In other threads I've followed the bridle
length discussions for anchoring
. Good info. My question arises from one of the postings that says
"... the shorter the legs the greater the between-hull compression
So - if I pick up a mooring
, I want to keep the hulls from drifting up and banging into the mooring
buoy. That means I shorten the bridle
legs to just under the length between the hulls.
I have 2 attachment options: 1) to the hard eyes on the very point of the bows about 3ft above the waterline (I use these for my anchor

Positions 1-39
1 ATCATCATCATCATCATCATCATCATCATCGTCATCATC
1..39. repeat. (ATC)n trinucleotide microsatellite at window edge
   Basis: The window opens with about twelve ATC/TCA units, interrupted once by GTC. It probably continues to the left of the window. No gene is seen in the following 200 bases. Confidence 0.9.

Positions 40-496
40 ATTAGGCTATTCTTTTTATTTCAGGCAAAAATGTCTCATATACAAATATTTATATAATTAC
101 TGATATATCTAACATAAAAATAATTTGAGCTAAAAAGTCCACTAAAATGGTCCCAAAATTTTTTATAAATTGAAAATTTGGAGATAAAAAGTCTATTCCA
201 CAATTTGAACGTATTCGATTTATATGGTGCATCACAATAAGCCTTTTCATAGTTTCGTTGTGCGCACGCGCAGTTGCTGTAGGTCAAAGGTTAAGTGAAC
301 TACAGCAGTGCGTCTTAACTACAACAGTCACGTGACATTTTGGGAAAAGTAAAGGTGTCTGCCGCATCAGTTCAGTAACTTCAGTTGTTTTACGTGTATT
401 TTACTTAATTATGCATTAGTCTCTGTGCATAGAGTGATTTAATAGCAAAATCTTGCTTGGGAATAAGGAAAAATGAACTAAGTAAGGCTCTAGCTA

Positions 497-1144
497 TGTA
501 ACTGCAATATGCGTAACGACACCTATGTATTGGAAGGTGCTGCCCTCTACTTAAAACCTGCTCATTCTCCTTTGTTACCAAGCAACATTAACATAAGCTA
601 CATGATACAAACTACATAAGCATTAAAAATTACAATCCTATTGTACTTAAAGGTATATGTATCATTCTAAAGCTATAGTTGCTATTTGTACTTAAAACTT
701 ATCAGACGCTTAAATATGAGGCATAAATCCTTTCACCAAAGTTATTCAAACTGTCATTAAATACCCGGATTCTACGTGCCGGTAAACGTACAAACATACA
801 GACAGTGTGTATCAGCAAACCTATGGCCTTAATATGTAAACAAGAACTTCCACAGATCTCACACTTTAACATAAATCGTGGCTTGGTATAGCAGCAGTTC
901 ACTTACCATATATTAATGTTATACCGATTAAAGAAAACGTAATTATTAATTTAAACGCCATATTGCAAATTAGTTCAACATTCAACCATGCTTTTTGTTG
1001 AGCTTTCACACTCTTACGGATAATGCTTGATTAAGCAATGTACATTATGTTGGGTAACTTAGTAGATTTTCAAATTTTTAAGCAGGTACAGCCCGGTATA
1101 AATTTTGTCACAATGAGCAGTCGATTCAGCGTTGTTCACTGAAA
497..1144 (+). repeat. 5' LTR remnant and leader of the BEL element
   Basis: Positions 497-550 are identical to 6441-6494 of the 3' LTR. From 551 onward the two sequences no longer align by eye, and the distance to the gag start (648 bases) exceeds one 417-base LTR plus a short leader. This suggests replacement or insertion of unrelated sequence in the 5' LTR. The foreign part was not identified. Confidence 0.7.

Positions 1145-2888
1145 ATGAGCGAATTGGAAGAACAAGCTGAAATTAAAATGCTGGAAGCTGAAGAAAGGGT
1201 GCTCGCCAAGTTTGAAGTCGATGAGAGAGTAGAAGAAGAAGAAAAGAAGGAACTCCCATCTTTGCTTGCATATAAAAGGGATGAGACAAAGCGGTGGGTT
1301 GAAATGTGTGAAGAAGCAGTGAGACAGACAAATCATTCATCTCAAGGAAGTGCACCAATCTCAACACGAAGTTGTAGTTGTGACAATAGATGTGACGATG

2) run the bridle legs up through a chock on each side of the crossbeam and then to the FWD mooring cleats
. This allows easy adjustment of each leg.
I had planned to use method #2. I don't like the angle of pull from the hard eyes (option 1) on a shorter bridle (closer to 90 degrees the shorter the bridle leg).
How big a deal is this cross-hull compression
factor anyway? IMO it can't be that big if a deal in anything except tropical storm conditions....?